3. 3. 3 Volume 6, Number 3 Fall 2011 Contents Feature Articles Reflections on a Century of Youth Development Research and Practice [Article 110603FA001]…………………………………………………………………………………….…..Page 7 Walker, Joyce A.; Gambone, Michelle Alberti; Walker, Kathrin C. This introduction to the special issue highlights the youth development research and practice base that influenced the field in the 20th century and presents some historical context for the practice and study of youth work. Next, it provides an overview of the articles which offer a retrospective account of youth development from how youth development has been studied, understood and measured to how youth development practice has evolved to support, engage and address the needs of young people. The introduction concludes with reflections stimulated by the process of reviewing the manuscripts and working with the authors on their contributions. Three themes emerged as good grist for the 21st century conversations moving forward: 1) the divergent perspectives on definition, dimensions of practice and accountability, 2) the value of translational scholarship bridging science and complex practice, and 3) the importance of leveraging systems support for field building. Trends in Youth Development Topics: An Integrative Review of Positive Youth Development Research Published in Selected Journals Between 2001-2010 [Article 110603FA002]……………………………………………………………………………………..Page 20 Barcelona, Robert J.; Quinn, William The body of knowledge related to positive youth development has grown in the last two decades, yet there have been few, if any, systematic investigations of the research base in the field. Therefore, the purpose of this paper was to identify the trends in research topics and approaches within the field of positive youth development over the last 10 years by examining five top-tier research journals plus one research-to-practice journal. Results revealed that only 19% of the manuscripts published in all of the selected journals had a positive youth development focus, and this was reduced to 13% when just the five top-tier research journals were considered. Analyses of the positive youth development manuscripts pertaining to population characteristics, methodology, research setting, and topical areas provide a snapshot of the trends and gaps in the body of knowledge related to youth development, and have implications for future research efforts in the field. Positive Youth Development: Processes, Programs, and Problematics [Article 110603FA003]………………………………………………………………………………….……Page 40 Lerner, Richard M.; Lerner, Jacqueline V.; Lewin-Bizan, Selva; Bowers, Edmond P.; Boyd, Michelle J.; Mueller, Megan Kiely; Schmid, Kristina L.; Napolitano, Christopher M. Using the tripartite conception of positive youth development (PYD) suggested by Hamilton (1999) – as a developmental process, a philosophy or approach to youth programming, and as instances of youth programs and organizations focused on fostering the healthy or positive development of youth – we review different theoretical models of the developmental process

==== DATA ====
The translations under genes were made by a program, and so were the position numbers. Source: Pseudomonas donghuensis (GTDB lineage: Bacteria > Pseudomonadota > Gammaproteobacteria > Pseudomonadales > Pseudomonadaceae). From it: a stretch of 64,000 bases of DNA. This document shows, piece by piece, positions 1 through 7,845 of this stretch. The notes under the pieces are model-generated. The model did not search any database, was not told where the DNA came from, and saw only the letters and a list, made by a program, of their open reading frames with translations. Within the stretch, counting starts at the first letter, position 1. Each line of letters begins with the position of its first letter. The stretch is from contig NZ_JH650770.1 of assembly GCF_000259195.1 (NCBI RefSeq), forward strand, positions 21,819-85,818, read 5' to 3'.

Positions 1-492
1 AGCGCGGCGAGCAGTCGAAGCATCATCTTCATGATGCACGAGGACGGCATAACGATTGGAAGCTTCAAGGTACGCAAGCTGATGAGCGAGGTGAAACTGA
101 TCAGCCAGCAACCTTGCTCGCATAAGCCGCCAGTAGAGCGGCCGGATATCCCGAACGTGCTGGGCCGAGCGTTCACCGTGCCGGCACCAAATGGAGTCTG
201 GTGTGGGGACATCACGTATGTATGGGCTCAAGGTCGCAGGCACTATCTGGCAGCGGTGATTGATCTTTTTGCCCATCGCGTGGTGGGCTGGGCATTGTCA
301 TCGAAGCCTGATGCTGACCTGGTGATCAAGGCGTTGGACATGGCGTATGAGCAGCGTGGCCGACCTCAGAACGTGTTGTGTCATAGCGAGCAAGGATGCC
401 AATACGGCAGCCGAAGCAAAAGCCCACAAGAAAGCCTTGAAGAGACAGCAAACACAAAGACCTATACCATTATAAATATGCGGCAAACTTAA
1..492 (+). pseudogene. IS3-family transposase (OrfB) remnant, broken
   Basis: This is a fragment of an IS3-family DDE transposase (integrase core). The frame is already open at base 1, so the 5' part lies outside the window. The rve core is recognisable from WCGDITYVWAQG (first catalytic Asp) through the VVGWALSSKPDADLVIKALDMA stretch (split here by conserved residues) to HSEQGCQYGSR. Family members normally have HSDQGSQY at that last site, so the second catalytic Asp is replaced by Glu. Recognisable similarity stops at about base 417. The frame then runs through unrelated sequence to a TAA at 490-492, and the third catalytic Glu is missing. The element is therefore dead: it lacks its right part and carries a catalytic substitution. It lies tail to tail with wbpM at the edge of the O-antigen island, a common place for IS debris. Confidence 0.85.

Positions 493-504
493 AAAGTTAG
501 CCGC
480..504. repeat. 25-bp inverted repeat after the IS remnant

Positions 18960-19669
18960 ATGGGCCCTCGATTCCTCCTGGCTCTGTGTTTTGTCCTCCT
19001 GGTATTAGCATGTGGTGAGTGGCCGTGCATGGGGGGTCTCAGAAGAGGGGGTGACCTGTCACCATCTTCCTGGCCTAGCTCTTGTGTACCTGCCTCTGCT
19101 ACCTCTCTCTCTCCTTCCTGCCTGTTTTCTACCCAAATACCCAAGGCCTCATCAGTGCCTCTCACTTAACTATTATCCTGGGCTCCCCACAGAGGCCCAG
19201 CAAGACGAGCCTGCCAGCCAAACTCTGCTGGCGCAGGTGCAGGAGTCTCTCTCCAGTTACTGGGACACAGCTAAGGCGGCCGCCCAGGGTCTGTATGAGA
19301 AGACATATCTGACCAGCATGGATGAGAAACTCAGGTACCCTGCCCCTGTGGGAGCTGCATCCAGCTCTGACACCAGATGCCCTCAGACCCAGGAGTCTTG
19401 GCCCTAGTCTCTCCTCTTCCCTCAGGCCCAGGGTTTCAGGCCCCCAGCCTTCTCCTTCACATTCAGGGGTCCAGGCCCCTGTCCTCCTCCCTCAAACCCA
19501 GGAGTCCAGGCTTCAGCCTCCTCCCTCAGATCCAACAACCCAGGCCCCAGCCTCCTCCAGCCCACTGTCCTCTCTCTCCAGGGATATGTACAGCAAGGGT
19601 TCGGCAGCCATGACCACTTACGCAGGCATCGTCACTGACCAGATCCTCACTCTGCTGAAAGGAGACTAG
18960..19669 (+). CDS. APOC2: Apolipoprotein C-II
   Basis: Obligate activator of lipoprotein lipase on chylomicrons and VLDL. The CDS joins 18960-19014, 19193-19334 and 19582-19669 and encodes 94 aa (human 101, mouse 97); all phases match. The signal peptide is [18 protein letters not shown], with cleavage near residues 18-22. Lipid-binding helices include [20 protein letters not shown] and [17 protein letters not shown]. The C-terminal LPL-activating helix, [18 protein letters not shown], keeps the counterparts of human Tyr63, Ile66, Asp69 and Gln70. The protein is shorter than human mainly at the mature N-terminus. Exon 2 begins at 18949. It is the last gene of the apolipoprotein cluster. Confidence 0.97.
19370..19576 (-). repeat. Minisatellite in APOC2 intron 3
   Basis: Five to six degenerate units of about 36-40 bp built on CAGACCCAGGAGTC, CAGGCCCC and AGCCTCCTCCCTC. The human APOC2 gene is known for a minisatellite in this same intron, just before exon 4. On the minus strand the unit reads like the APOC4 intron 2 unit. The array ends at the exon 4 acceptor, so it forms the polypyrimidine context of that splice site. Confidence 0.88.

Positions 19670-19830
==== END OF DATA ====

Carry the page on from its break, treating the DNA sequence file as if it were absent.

4. 4. 4 involved in PYD. In addition, we review the ideas for and the features of youth development programs aimed at promoting PYD. We discuss the need for research interrelating different, theoretically-predicated measures of PYD and, as well, the importance of clear links between models of the PYD developmental process and of the youth development programs seeking to enhance PYD among diverse youth. We discuss several conceptual and practical problematics that must be addressed in order to integrate the three facets of PYD scholarship. Locating, Analyzing and Making Available a Century of 4-H Research Studies, 1911- 2011 [Article 110603FA004]………………………………………………………………………….….Page 65 Scholl, Jan; Paster, Amy For years, 4-H has emphasized the value of being a research-based youth organization in its long term association with the land-grant university system. But, it was the general consensus among state and national leaders that the program had no research base. The main objectives of this study were to: locate and document research studies conducted (between 1911-2010) in order to support or dispel notions about the lack of 4-H research and its focus on cows and cooking, to make information about the research studies available to the larger community of youth program practitioners and researchers and provide a general review of research topics by decade. Three thousand five hundred and fifty six studies were found over a thirteen year period and only one percent of these related to “cows or cooking.” To make the data available to current and future youth professionals and researchers, the information about each study was transferred to an Internet web-site. Finally, a full century of research topics were summarized. From Then to Now: Emerging Directions for Youth Program Evaluation [Article 110603FA005]…………………………………………………………………………..…………..Page 82 Arnold, Mary E.; Cater, Melissa Understanding the impact of youth development programs has been an important topic since the programs first began, and the past 25 years in particular have witnessed considerable advances in the evaluation of youth development programs. This article presents a brief history of youth development program evaluation, considering how it has changed over the years. From there, three contemporary trends related to youth program evaluation are examined: 1) a new evaluation focus, which is the emphasis on evaluating program quality; 2) organizational structures related to effective program evaluation, primarily in the area of program evaluability and evaluation capacity building; and 3) an emerging evaluation approach, involving youth in evaluating the programs that affect them. The article concludes with a call for programs to attend carefully to program implementation quality. Diversity and Inclusion in Youth Development: What We Can Learn from Marginalized Young People [Article 110603FA006]……………………………………….…Page 95 Russell, Stephen T.; Van Campen, Kali As we commemorate 100 years of youth development programs whose origins are traced to organizations founded in the United States, we consider key insights as well as strategies relevant for diversity and inclusion. Many of the large, mainstream youth development organizations and programs that were founded over a century ago now primarily serve youth in the “mainstream”: youth from the middle classes, traditional families, and dominant cultural groups. A growing body of scholarship considers the positive development of youth who are marginalized due to their social class, ability, sexuality, citizenship status, race, ethnicity, or culture. We draw insights from studies of youth and families who are immigrants, or who are lesbian, gay, bisexual, and transgender (LGBT). These findings provide a vantage point for